The Research

Sources List

76 reliable sources — 30+ years of data

1. 1% For The Planet
2. American Humane
3. American Sustainable Business Council
4. As You Sow
5. B Corporation
6. Berne Declaration
7. Better World Shopper
8. Business Ethics
9. Business for Social Responsibility
10. Caring Consumer
11. Center for Public Integrity
12. Center For Responsive
13. Center For Science In The Public Interest
14. CEP (Council on Economic Priorities)
16. Clean Clothes Campaign
17. Clean Computer Campaign
18. CleanUpFashion
19. Climate Counts
20. Consumers Unions
21. Cornucopia Institute
22. Corporate Accountability International
23. Corporate Critic
24. Corporate Knights
25. Corpwatch
26. Covalence EthicalQuote
27. CSRwire
28. Electronic Industry Citizenship Coalition
29. Electronics TakeBack Coalition
30. Ethical Consumer
31. Ethical Trading Initiative
32. Ethisphere
33. Fair Labor Association
34. Fair Trade Federation
35. Fast Company
36. Forest Ethics
37. Free2Work
38. Global Exchange
39. Global Sullivan Principles
40. Green America
41. Green Cross International
42. Green-e
43. Greenopia
44. Greenpeace
45. Hoover’s
46. Human Rights Campaign
47. International Labor Rights Forum
48. Know More
49. Labour Behind The Label
50. Maquila Solidarity Network
51. Multinational Monitor
52. Natl Assn for the Advancement of Colored People
53. Natural Resources Defense Council
54. New York Times
55. Organic Consumers Assn
56. Oxfam International
57. Oceana International
58. Political Economy Research Institute
59. Rainforest Action Network
60. Responsible Purchasing Network
61. Responsible Shopper
62. Responsible Sourcing Network
63. Restaurant Opportunities Centers United
64. Sierra Club
65. Social Accountability International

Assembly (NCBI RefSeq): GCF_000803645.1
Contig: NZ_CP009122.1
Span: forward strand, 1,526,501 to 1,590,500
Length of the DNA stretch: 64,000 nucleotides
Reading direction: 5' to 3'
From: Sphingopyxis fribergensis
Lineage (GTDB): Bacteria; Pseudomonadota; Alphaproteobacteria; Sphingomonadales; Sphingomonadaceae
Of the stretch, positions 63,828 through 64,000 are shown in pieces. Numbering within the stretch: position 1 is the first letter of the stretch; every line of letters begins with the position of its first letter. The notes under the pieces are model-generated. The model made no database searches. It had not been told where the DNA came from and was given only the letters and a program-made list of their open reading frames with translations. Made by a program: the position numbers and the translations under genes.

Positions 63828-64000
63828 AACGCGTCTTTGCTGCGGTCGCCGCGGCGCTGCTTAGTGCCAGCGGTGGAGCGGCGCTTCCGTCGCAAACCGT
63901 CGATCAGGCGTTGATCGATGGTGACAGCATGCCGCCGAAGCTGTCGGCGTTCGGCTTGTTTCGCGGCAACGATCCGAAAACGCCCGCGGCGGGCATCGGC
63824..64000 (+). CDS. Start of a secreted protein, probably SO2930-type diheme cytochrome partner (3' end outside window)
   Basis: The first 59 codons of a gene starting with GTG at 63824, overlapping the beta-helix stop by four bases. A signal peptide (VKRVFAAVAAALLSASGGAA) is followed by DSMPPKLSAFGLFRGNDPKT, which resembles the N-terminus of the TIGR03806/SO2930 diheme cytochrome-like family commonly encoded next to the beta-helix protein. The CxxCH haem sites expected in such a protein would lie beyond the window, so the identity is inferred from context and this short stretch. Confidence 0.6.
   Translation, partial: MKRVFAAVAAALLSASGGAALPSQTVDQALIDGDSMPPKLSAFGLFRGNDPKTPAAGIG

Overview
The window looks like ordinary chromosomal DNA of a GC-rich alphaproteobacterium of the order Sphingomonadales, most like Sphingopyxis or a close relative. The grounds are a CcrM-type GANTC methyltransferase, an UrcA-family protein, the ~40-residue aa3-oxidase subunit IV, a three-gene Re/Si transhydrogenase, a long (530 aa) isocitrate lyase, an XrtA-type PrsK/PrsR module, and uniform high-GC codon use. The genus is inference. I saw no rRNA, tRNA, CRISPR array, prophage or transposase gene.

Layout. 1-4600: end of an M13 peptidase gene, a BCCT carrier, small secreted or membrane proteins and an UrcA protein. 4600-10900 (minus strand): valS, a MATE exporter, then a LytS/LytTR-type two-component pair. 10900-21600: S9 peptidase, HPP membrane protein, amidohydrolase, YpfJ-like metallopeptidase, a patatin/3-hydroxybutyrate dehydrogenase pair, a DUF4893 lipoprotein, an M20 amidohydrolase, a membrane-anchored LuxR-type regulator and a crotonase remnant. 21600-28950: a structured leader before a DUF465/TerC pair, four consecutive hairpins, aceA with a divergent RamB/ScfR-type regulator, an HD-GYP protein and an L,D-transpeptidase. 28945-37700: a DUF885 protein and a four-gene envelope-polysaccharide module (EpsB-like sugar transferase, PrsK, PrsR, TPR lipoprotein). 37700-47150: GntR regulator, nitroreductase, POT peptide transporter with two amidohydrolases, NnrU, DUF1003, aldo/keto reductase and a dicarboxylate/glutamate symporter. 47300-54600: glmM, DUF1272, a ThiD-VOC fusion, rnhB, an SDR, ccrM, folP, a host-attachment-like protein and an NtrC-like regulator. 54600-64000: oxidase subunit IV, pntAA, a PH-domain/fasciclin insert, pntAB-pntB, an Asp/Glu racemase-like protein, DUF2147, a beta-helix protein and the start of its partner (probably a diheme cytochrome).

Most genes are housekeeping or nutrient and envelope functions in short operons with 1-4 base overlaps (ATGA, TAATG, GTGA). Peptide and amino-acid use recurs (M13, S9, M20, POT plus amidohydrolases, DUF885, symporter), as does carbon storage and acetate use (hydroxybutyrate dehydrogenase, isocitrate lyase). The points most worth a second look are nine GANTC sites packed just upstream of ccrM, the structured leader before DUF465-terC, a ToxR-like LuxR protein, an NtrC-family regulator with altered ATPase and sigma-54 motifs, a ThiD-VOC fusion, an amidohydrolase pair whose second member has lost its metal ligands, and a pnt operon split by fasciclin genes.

66. Social Venture Network
67. Socially Responsible Business Awards
68. Transfair USA
69. Union of Concerned Scientists
70. U.S. Environmental Protection Agency
71. U.S. Securities & Exchange Commission
72. Vegan Action
73. Washington Post
74. WorldBlu
75. World Environment Center
76. World Wildlife Fund

Research Process

STEP. one

Data is collected over the past 20 years from a wide range of nonprofit sources on the social and environmental responsibility of more than 1000 companies.*

STEP. two

The data is organized in a massive database that matches companies with their brands, assigns weights to each piece of data, and calculates an overall responsibility score.

STEP. three

Companies/brands are transferred to smaller, more specific charts based on product categories where each one is assigned a letter grade based on its overall responsibility relative to its competitors in the same product category.

STEP. four

Companies/brands are then transferred into easy-to-use report cards that allow people to quickly identify the most/least responsible choices when they are shopping online, at the supermarket, or in the mall.